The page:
In NYC, Mayor Michael Bloomberg has stated that the students in the public school education system have made improvements that meet standards. However, a recent study showed that rampant grade inflation, social promotion as well as low standards have skewed the official report. Schools have routinely bumped up grades and allowed failing students passing scores in order to meet standards. With the bar already set so low, we are truly doing a disservice to our students.
Mayor Bloomberg likes to boast of the “gains” made in city schools during his tenure, but the test scores and graduation rates he cites have long been suspect.
Want to know why?
As Susan Edelman reported in last Sunday’s Post, the folks at struggling Washington Irving HS in Manhattan apply a major, um, fudge factor.
Can’t make the passing grade of 65 in some class?
No sweat: Under Washington Irving policy — spelled out in a school handbook and other documents obtained by The Post — a failing grade of 60 automatically gets changed to a 65.
Score as low as 50, did you?
Smile: You automatically get another 15 points, no questions asked — just by passing a state exam. (And who cares that such a policy violates Department of Education rules?)
Still looking for some other way to get by? Consider this: Just complete “a work product not to exceed five pages” or some other phony “alternative project” and — presto: Feel free to order that cap and gown.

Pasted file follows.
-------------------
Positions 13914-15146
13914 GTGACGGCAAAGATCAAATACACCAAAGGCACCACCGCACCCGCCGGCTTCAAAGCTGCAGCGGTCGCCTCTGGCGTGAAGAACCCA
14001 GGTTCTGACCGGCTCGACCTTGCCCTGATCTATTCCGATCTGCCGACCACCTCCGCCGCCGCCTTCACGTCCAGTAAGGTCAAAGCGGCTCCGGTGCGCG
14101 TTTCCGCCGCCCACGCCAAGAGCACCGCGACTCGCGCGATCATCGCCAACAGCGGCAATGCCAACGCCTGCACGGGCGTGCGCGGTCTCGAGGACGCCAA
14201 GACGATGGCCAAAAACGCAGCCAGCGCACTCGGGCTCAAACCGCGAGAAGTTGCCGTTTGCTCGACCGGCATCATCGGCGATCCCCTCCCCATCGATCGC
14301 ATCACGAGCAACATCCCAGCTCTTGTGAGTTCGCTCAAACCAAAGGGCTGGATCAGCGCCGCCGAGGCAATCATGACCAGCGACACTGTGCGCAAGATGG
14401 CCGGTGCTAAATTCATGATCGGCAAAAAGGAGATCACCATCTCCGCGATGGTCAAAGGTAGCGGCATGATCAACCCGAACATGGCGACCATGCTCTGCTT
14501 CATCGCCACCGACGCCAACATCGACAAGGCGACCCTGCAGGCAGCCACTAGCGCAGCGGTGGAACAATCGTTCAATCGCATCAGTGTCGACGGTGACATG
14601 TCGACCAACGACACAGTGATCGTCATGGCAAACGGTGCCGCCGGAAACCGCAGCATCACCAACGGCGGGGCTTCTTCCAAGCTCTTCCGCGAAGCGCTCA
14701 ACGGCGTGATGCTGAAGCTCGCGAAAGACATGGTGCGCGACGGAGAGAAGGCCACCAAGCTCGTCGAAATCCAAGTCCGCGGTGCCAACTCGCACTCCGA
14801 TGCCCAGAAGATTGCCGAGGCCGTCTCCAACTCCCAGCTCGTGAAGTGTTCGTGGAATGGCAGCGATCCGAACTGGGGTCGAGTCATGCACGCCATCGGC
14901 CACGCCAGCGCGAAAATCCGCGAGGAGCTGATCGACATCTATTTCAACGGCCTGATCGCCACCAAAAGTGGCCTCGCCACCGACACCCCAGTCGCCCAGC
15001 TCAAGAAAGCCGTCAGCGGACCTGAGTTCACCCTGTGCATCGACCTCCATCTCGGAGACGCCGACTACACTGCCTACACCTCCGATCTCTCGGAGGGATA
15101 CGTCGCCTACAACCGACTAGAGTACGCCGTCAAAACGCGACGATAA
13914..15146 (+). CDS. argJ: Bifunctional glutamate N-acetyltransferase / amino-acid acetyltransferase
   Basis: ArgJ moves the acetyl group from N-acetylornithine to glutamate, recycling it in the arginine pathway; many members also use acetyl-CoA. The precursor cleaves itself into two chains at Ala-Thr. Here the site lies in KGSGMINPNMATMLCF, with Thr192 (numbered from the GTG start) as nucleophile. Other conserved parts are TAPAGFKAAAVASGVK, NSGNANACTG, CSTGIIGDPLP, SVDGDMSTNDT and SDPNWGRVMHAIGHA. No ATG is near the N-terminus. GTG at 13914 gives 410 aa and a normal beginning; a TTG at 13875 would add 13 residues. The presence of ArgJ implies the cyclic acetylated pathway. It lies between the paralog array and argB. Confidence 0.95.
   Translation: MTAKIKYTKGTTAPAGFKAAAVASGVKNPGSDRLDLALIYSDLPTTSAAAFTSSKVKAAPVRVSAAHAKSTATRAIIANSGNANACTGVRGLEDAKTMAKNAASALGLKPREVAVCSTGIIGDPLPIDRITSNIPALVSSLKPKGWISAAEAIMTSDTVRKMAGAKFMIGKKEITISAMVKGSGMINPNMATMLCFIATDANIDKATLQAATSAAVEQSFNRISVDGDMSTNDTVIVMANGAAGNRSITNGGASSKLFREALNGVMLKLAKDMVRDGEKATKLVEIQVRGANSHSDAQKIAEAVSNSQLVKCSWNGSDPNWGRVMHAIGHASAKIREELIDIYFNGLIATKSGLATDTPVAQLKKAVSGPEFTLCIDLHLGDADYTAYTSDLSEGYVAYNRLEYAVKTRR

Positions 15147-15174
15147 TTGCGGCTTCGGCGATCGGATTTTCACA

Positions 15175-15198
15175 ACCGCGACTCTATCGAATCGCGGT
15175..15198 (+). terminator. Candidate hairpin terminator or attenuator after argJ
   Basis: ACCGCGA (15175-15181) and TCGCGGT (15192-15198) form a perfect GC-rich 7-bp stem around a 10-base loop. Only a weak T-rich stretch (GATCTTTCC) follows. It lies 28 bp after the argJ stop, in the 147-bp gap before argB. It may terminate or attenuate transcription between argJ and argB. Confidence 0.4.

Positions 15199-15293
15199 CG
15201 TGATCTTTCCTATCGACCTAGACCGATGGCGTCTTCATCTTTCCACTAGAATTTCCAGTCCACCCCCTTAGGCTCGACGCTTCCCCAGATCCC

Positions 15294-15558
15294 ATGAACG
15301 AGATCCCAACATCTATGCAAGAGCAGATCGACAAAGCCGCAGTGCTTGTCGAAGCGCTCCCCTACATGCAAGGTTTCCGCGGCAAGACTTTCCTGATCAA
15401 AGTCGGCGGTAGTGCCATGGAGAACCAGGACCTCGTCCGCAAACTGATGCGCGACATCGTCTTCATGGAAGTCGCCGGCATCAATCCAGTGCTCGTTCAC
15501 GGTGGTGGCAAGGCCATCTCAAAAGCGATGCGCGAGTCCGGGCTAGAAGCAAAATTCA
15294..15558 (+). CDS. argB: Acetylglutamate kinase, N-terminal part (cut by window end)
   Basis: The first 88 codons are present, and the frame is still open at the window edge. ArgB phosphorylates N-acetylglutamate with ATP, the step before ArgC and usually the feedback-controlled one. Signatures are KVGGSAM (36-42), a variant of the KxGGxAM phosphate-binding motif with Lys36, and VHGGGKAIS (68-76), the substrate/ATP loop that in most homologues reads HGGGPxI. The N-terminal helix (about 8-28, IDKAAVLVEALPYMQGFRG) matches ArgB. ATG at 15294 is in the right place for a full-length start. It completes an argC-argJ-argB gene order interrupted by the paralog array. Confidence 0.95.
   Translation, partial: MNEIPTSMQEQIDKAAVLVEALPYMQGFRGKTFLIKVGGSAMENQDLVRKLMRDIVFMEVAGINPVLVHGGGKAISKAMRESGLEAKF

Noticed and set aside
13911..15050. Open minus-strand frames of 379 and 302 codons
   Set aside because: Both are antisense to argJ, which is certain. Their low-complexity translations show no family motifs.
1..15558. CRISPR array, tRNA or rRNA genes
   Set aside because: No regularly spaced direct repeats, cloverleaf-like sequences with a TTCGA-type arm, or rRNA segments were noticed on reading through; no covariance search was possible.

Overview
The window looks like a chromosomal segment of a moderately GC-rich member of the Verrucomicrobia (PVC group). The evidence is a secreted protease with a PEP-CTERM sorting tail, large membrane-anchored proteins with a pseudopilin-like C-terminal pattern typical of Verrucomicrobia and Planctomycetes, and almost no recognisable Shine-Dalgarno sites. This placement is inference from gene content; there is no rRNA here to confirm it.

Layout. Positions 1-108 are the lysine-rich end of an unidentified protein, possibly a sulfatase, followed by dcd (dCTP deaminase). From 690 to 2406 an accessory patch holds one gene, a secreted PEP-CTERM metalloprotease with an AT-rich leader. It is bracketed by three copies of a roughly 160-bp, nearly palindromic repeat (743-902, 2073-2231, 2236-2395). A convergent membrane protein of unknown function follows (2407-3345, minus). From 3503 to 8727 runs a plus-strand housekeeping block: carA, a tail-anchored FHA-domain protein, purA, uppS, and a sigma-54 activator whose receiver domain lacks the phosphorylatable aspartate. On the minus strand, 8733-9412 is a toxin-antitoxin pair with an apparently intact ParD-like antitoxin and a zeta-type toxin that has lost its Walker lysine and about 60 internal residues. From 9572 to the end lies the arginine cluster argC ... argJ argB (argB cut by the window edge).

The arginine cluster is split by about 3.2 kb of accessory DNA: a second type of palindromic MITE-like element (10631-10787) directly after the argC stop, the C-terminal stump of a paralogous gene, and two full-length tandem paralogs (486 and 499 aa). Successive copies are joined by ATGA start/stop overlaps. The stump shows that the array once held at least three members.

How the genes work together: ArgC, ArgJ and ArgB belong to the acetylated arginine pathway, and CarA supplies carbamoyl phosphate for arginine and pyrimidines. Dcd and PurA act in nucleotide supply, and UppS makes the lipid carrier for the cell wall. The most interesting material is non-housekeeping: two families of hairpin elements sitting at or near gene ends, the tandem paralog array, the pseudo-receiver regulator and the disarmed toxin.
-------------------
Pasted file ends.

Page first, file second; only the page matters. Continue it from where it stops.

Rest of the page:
And as for those fond of skipping out on classes or blowing off their studying — that’s cool, too: They can take an online multiple-choice “credit recovery” program or get a make-up “packet” of work.
Sheesh! It’s nothing more than — as one expert termed it — “approved cheating.”
“This is simply a phony process for getting kids undeserved credits,” says Brooklyn College education professor David Bloomfield. It makes a mockery of “real learning and subject mastery.”
One staffer at the school frets about the message being sent: “Don’t worry if you don’t attend school; we’ll just give you an easy way to make up the credit … What does this say to the kids who actually do the class work, tests, projects and homework?”
But it does the failing kids no favors, either — turning them loose on the streets wholly unprepared for what they’ll face.
And it deceives parents — and the public.
Meanwhile, staffers at numerous other schools have cited cheating of one kind or another, as The Post’s Michael Goodwin has reported. And state and local officials have uncovered signs of even broader test-tampering.
Even the tests themselves have been questioned, after years of being dumbed down.
State officials say they are in the process of reviewing anti-cheating measures.
But until the tests, and the schools that issue diplomas, can be trusted, Bloomberg’s “gains” will remain subject to doubt.
And kids will continue to lose out.